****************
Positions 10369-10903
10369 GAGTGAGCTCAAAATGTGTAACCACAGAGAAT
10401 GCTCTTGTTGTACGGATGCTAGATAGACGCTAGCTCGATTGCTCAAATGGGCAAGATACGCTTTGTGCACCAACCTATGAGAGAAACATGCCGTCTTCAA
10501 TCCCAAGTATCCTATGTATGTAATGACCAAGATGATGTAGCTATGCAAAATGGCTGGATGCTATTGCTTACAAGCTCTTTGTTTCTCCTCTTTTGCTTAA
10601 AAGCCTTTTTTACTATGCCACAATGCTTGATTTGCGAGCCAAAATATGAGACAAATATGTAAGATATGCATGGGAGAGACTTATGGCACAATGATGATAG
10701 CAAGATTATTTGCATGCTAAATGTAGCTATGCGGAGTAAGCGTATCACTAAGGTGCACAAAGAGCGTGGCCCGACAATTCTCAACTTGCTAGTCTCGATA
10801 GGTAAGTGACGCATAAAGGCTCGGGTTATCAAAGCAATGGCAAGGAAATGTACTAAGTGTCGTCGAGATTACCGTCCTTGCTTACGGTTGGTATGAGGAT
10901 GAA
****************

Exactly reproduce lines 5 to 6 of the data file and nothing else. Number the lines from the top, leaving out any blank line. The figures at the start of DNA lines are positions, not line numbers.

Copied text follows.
10601 AAGCCTTTTTTACTATGCCACAATGCTTGATTTGCGAGCCAAAATATGAGACAAATATGTAAGATATGCATGGGAGAGACTTATGGCACAATGATGATAG
10701 CAAGATTATTTGCATGCTAAATGTAGCTATGCGGAGTAAGCGTATCACTAAGGTGCACAAAGAGCGTGGCCCGACAATTCTCAACTTGCTAGTCTCGATA